Remote work tools like GoToMeeting make working from home possible for almost anyone. But a company needs to support remote work culturally for employees to feel comfortable actually doing it. LogMeIn has always had an extremely flexible work environment since I started here over 5 years ago, and it’s really had a positive impact on my life. Whether my day at home is planned (typically Fridays) or unexpected (sick dog, home repair, bad Boston weather), I’ve always felt able to flex my day to stay productive and while living my best life.
That good news aside, we all know how easy it is to succumb to distractions when you’re working from home. The TV, the refrigerator, household chores – for me, it’s my dog! But working from home can bring a huge boost to your productivity if you do it right. Much of our previous research shows that the majority of people even find themselves being more productive than when working in the office. Plus, there are ways you can even enjoy the work more! So whether you’re new to remote work or you just want to start doing it more, here are eight tips to keep you motivated and productive when you’re working from the comforts of home.
1. Establish a Rotating Routine
While a routine might sound like doing the same thing day in and day out, following that definition usually only leads to boredom. Instead, create two or three daily routines for your work week, and vary the days you do them. This mixes things up, keeping your brain more alert and engaged.
2. Create a Timed Checklist
Making a list of things you need to get done each day, assigning a time limit, and setting a timer can work really well for people who have a competitive streak. You are in competition with yourself to get things done on time! Keep yourself motivated by rewarding yourself with that extra time – if you finish something 10 minutes early, give yourself that time to take a walk, channel surf, or make a cup of coffee. Then get back on schedule!
3. Schedule “Lazy Time”
Don’t make the entire day about work. I know, it sounds counterintuitive. But oftentimes regular remote workers find themselves letting work creep into evenings and weekends. Because they don’t have to worry about a commute, they’ll start working earlier, or let a project slide later into the evening because they aren’t seeing their colleagues leave for the day. Be sure to monitor your daily workload – and if you realize you’re putting in overtime, sprinkle in some free time throughout the day to do what you please. This could be walking the dog, meditating, or catching lunch with a friend. These breaks will help reset your mind and prevent burnout.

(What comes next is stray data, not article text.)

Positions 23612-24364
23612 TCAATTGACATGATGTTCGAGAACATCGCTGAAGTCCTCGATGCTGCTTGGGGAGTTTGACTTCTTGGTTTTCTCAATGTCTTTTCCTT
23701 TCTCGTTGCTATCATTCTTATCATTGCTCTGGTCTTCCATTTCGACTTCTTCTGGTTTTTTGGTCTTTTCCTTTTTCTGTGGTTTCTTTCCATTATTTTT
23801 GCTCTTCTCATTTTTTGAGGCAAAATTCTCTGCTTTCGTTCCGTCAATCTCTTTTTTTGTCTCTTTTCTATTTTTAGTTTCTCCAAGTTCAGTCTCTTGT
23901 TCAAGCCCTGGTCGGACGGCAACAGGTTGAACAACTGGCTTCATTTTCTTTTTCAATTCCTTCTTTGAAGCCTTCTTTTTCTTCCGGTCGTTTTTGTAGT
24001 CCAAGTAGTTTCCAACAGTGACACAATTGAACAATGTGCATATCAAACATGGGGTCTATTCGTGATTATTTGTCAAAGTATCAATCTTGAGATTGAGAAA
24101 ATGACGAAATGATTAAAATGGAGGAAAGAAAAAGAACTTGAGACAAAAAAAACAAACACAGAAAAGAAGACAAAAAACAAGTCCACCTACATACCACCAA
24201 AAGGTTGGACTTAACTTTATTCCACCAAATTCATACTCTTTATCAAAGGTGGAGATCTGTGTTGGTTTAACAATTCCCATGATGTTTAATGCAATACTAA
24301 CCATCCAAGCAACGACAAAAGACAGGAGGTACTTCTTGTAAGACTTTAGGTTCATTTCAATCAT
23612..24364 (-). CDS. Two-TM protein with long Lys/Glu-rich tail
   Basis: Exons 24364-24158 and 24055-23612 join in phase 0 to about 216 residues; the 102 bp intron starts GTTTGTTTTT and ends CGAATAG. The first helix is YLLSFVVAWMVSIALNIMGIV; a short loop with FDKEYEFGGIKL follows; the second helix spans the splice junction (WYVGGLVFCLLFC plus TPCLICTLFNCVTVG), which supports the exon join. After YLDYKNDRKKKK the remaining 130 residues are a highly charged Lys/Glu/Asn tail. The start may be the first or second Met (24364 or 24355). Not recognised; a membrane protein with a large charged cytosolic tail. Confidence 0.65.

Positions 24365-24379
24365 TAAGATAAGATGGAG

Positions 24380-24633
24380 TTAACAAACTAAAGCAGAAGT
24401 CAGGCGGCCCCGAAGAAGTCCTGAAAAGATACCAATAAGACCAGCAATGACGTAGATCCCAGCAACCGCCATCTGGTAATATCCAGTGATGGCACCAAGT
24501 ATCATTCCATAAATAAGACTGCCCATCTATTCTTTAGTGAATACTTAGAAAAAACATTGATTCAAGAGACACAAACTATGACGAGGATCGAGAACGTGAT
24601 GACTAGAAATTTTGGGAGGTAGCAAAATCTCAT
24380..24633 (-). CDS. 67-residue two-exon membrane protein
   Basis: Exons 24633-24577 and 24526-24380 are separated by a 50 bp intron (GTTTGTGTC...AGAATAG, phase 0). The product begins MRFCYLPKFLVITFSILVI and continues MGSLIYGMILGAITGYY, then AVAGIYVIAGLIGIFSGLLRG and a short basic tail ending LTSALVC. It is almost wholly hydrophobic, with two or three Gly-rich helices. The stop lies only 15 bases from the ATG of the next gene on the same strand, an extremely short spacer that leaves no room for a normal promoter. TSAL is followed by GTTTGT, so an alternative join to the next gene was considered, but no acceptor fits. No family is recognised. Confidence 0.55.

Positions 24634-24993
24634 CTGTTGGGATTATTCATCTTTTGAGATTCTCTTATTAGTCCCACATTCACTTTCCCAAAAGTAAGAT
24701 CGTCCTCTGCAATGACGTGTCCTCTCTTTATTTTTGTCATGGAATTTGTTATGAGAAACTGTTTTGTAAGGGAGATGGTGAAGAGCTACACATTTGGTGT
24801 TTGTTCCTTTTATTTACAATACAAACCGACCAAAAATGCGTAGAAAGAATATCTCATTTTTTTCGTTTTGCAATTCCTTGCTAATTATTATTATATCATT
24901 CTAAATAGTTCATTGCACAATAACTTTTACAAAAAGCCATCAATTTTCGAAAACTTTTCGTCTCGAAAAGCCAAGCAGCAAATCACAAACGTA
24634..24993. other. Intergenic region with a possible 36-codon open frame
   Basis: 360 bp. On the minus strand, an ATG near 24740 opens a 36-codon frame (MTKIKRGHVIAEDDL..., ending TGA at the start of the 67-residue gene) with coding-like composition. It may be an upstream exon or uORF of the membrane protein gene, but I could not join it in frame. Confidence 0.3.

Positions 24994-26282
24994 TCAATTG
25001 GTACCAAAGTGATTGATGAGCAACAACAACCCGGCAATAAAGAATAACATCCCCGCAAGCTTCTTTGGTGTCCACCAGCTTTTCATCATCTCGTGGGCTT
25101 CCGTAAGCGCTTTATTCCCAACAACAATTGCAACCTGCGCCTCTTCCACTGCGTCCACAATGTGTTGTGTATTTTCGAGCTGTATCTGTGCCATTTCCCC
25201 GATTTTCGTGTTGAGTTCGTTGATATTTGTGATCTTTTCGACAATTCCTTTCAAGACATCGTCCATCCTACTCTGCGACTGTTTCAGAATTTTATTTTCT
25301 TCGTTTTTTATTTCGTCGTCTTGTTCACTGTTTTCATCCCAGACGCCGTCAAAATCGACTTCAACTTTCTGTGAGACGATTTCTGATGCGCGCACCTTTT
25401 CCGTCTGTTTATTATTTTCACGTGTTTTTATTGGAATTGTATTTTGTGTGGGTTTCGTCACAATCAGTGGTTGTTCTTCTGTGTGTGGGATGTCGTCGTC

4. Identify Quiet Hours
Know when your roommates or family members are going to be around and plan ahead. During these hours, focus on less mentally-intensive tasks. Or, use that as your “lazy time”. That’s why some remote workers like to start at 6am while others burn the midnight oil. For those who don’t like either of those options, plan to get the most done based on others’ work and school schedules.
5. Diversify the Work Scene
Same scenery, different day. Feeling uninspired? Take your home office mobile for a few hours each day or a couple times a week. Working from a patio, park, or co-working environment enhances your focus and breaks up the monotony. I often head to the lobby of my building to just get a change of view, which really helps break up the day.
6. Stretch and Exercise
Nothing gets the blood flowing like a little exercise, and working from home gives you more flexibility to get flexible! Start a new routine of a few staircase reps, a stretching regimen, or a daily walk around the block. The physical activity will jumpstart your brain and help break up a long stretch of work.
7. Prep Your Meals
Remote workers can tend to face one of two food dilemmas – they either get lost in their work and forget to eat, or they’re snacking all day without regard to healthy meals. Both can lead to low energy levels and lower productivity. Give your work from home meals the prep time they deserve! Either use free time in the evenings or weekends to make easy-to-reach-for meals and snacks, or take your full lunch break to cook yourself a meal.
8. Turn Off Devices
One Facebook alert comes in, and suddenly twenty minutes have passed since you entered a social media black hole. When you’re home alone, it’s harder to control yourself when your browsing habits are on auto-pilot. Be mindful about your devices; consider an app that will block access to social media accounts for a prescribed amount of time. With nothing buzzing or pinging, you’ll be amazed how much you can accomplish.